Work with Paths in UNIX Commands

Before you dive into UNIX commands, you should first know a few facts. For starters, as a Mac user, you might not be familiar with how paths work in UNIX. A path is simply a textual representation of a folder or file. The simplest path is your Home directory, which is denoted by a tilde character (~) — the tilde character acts as the equivalent of /Users/<your short account name>.

Any folder within the Home directory is represented by the folder’s name preceded by a forward slash (/). For example, a document entitled myDoc that resides in the current user’s Documents folder would have a path like this:

~/Documents/myDoc

Similarly, a folder named myFolder that resides in the current user’s Documents folder would have a path like this:

~/Documents/myFolder/

As you’ve probably surmised, a folder and a directory are two different names for the same thing. Folder is the name with which most Mac users are familiar, and directory is a term that UNIX power users prefer.

Because Mac OS X is a multiuser environment — and your applications and files may be located in many different folders across your hard drive — you will want to work with folders or files somewhere other than in your Home folder. Starting from your Home folder, enter the following command:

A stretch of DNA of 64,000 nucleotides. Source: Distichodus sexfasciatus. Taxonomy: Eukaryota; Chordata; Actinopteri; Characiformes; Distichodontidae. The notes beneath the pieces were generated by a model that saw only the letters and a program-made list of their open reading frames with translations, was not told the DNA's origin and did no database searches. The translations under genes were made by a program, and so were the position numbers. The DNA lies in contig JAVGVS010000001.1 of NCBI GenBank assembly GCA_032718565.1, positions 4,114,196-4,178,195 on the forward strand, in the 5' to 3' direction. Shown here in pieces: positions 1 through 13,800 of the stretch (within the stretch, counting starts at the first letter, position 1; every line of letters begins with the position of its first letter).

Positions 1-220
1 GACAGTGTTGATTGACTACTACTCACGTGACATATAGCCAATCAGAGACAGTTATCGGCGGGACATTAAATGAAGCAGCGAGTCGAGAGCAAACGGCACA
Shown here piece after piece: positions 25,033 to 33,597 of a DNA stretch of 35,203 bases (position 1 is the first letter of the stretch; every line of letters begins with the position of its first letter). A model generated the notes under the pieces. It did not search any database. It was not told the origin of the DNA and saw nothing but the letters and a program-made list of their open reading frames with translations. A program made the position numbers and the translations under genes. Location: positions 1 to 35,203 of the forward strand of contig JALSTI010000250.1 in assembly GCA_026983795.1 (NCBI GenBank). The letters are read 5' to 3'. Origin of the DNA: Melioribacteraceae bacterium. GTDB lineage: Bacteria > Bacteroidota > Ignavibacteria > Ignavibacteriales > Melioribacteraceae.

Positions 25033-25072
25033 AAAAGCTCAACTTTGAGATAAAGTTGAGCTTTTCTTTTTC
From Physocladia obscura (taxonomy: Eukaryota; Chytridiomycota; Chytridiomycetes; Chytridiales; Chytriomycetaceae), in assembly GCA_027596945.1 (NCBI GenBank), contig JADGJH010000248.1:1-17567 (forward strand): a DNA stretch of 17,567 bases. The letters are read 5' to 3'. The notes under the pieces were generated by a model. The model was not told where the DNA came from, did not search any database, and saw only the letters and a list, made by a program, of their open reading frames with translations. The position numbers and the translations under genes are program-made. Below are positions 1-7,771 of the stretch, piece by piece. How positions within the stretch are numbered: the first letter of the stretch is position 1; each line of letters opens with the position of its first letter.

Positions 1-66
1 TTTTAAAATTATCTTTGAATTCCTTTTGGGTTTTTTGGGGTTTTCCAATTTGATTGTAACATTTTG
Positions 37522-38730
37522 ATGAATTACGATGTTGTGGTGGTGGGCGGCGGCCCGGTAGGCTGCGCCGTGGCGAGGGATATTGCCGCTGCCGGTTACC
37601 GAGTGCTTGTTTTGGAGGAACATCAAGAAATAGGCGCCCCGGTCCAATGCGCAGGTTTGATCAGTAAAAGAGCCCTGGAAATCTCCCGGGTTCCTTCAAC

cd ..

This moves you to the folder right above your Home folder, which happens to be the Users folder. Using another quick ls command will show you all users who are permitted to use the machine. (By the way, Shared isn’t a user — it’s a folder with privileges set so that any user can access its contents.)

Enter cd .. once again, and you find yourself at the root of your main hard drive. The root directory is what you see in the Finder when you double-click your hard drive icon on the Desktop. A user’s Home directory is represented by a tilde character (~), and the root of the hard drive is denoted by a forward slash (/), as displayed by the prompt:

WHITEDRAGON:/ markchambers$

It’s easy to return to your Home directory by following this sequence:

WHITEDRAGON:/ markchambers$ cd Users
WHITEDRAGON:/Users markchambers$ cd markchambers
 WHITEDRAGON:~ markchambers$

Here’s a faster way. Instead of moving through each successive folder until you reach your intended destination, you can specify the path by using just one cd command:

WHITEDRAGON:/ markchambers$ cd /Users/markchambers
 WHITEDRAGON:~ markchambers$

Of course, the Home directory is a special folder in that you can also navigate there by simply entering cd ~, but the main point here is that you can navigate directly to specific folders by using that folder’s path in conjunction with the cd command.

Furthermore, when you navigate your hard drive by using paths, you can jump directly to your desired destination from any place. When you enter cd .., it is in relation to your current position, whereas entering

cd /Users/markchambers

will always take you to the same directory, regardless of your starting point.

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